After a few weeks away filming Candice Tells All, I’m back. I was so glad to return to the panel for such a fun challenge this week. I loved the look of surprise (and nausea!) when Tanika told the remaining three designers this week’s task was to design an entire home. OK, so the homes were less than 100 square feet in size, but the smaller the home the bigger the challenge and the more creative the designers have to be. We’re talking minimal square feet in which to design and create a stylish bathroom, kitchen, sleeping and living space. Putting things into perspective, my size 11 feet take up about 10 square feet alone, so just fitting Vern, Gwen and myself inside each tiny house” for evaluation was tight and tricky to say the least (“Great cologne, Vern.”).
Throw in not one but two camera challenges and yowza — this is a doozy of a challenge. Here’s how it went down.
As usual, Meg came roaring out of the starting gate with her infectious energy. Her “vintage Palm Beach” style was in all its glory with her bold green and yellow palette. Creating a foyer with the bathroom and closet in the entry was a brilliant use of space, and the floating bench worked wonders as a functional sitting (with storage under) area that kept the space feeling open and airy. I wasn’t, however, as much of a fan of her palette as my panel peers. “Meg’s green” was everywhere — in such an eclectic and personality-driven room, it bordered on monotony and predictability.
However, the camera challenges were spot on. I’m glad to see that from week one all the way to week nine our little firecracker Meg kept true to herself and continued to let her personality shine in each and every challenge. She is funny, dynamic and, most of all, very real, and truly deserves to be in the finals.
Karl is in it to win it. Other than the high contrasting colors that made a small space seem even smaller, I couldn’t find a whole lot wrong with his tiny house. His brilliant architectural eye has been his secret weapon in challenge after challenge, and out of all the designers, it’s obvious that he gives complete thought to what the assignment is as a whole.
From broad concept right down to the final details, Karl is a smart, talented designer who truly deserves to be in the finals. His passion for what he does is infectious and comes across in front of the camera, where he now appears to be completely at ease. He’s a triple threat in this competition — knowledgeable, passionate, likeable, and the perfect opponent for Meg.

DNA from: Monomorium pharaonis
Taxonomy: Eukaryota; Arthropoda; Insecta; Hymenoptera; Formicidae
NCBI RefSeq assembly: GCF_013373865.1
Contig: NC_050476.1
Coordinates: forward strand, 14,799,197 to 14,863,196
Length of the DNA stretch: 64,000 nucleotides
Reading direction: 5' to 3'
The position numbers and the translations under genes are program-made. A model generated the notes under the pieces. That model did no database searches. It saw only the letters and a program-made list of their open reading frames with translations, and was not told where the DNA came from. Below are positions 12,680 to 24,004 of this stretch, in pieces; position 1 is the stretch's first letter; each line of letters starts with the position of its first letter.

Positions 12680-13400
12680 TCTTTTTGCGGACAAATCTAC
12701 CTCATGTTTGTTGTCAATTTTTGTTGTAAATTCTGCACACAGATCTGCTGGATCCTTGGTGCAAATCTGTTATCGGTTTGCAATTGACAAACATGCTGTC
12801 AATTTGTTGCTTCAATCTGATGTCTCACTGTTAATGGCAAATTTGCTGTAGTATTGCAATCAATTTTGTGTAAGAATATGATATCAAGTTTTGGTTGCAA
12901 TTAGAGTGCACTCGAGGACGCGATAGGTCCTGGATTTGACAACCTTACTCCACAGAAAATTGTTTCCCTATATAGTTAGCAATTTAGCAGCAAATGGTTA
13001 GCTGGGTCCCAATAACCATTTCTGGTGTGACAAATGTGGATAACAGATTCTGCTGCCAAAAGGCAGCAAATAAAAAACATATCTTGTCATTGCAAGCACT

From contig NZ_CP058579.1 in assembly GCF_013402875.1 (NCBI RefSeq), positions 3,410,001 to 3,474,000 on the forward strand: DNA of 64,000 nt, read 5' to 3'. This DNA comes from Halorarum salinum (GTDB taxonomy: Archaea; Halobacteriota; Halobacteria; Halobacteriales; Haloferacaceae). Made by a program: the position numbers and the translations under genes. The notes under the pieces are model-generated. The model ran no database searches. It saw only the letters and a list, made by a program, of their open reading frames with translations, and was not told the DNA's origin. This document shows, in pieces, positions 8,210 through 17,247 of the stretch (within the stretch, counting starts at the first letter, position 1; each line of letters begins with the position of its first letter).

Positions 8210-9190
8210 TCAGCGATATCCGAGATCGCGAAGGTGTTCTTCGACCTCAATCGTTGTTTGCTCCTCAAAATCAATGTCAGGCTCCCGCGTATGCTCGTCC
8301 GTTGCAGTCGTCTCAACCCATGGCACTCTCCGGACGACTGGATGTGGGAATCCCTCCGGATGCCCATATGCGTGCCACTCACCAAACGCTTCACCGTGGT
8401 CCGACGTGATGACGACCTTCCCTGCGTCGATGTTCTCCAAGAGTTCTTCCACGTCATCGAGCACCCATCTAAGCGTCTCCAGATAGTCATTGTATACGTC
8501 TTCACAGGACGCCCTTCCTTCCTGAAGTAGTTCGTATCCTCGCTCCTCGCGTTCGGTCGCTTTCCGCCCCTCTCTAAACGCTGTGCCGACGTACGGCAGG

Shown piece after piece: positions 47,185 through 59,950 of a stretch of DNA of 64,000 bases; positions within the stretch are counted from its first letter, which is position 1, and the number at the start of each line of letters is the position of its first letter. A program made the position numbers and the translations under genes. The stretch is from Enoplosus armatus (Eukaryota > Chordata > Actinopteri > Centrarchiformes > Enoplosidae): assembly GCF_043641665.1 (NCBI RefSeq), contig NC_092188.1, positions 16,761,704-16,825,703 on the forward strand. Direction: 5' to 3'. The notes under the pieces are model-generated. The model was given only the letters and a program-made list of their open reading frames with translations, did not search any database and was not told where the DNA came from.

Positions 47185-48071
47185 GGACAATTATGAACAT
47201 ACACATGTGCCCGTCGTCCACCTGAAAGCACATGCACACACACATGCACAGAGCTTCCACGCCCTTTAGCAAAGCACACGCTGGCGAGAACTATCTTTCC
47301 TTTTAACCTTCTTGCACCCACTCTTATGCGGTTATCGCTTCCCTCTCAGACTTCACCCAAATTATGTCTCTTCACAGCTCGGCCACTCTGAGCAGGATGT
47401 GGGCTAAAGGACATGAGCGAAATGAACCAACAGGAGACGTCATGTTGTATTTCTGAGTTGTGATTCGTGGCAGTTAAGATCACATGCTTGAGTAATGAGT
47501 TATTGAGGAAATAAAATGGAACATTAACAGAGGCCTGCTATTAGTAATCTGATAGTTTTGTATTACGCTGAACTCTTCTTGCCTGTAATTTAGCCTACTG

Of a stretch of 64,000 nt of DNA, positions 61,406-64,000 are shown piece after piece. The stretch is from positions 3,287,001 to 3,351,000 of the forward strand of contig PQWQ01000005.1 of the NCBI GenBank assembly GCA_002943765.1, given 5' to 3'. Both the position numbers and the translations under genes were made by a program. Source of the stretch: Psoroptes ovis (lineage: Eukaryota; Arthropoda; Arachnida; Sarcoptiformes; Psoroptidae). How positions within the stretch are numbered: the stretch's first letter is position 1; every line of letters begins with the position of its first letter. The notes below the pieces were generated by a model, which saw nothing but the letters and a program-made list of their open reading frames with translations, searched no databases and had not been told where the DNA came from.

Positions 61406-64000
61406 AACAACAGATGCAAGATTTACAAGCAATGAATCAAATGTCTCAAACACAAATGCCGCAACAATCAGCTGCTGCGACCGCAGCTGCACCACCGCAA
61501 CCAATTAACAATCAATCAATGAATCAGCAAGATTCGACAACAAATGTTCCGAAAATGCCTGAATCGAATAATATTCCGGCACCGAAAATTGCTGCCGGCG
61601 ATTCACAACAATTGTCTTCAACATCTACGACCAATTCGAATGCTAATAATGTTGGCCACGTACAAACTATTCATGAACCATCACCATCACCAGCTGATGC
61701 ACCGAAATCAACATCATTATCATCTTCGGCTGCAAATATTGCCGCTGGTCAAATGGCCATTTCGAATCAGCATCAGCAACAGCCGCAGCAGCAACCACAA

Oh, Mark. That gorgeous Chiclets smile couldn’t get you through to the finals, and I have one word that did you in: belts. You’ve made a huge name for yourself in this competition with your amazing art installations, but this time, well, let’s just say you were caught with your pants down and we all know why. I would love to give you points for being inventive (or just being you) but this time I really can’t. The argyle pattern on the walls literally made me dizzy when I walked through the space. The home really felt disjointed — other than a cohesive color palette, and your usual smart styling, I was just left wanting more. I’m sad to see you go, but kudos to you for creating some of the most interesting and dynamic elements in this competition. You have a future ahead of you that’s as bright as your smile.
I also have to say that on my show every day is Hug Your Carpenter Day. Hotty-hot-hot carpenters Chip, Marc (with his GQ haircut) and spicy tamale Carmen also added a lot of fun to this episode. Cheers to you all for a job well done.
I can’t believe we’re down to the finale! My, how time flies when you’re having fun.
What did you think of the tiny house challenge? What questions do you have about episode nine? Tell us what you’re wondering about in the comments below — the Design Star producer will answer your most-asked questions on Wednesday.